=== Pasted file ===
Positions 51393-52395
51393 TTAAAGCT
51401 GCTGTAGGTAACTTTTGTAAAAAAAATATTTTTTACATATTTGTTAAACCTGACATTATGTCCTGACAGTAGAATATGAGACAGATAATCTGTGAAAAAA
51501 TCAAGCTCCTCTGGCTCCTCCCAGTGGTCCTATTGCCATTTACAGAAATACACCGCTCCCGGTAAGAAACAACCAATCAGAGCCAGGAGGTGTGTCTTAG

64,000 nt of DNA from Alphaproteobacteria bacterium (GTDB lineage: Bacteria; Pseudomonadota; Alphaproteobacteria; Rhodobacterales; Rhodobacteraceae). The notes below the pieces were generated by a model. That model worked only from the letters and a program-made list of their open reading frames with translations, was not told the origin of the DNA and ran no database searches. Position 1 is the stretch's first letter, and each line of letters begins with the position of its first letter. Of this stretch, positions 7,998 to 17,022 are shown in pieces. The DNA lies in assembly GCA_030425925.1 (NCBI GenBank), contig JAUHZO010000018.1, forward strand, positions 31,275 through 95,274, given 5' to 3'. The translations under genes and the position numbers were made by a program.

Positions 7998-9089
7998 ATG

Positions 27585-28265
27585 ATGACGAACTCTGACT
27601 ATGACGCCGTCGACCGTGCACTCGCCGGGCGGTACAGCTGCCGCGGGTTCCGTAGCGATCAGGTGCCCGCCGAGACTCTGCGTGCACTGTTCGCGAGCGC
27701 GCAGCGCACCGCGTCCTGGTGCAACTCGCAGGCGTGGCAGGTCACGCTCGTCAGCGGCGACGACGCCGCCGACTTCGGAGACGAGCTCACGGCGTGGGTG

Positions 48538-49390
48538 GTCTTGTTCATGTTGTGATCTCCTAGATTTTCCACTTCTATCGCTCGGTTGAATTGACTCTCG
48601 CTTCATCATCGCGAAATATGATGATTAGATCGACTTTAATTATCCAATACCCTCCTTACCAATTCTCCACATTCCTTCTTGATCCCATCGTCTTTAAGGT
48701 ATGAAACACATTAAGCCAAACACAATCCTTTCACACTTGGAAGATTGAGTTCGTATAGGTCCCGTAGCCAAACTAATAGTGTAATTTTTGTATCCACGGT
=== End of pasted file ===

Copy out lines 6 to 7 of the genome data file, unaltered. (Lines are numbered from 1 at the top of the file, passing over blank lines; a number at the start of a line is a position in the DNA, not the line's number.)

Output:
Positions 7998-9089
7998 ATG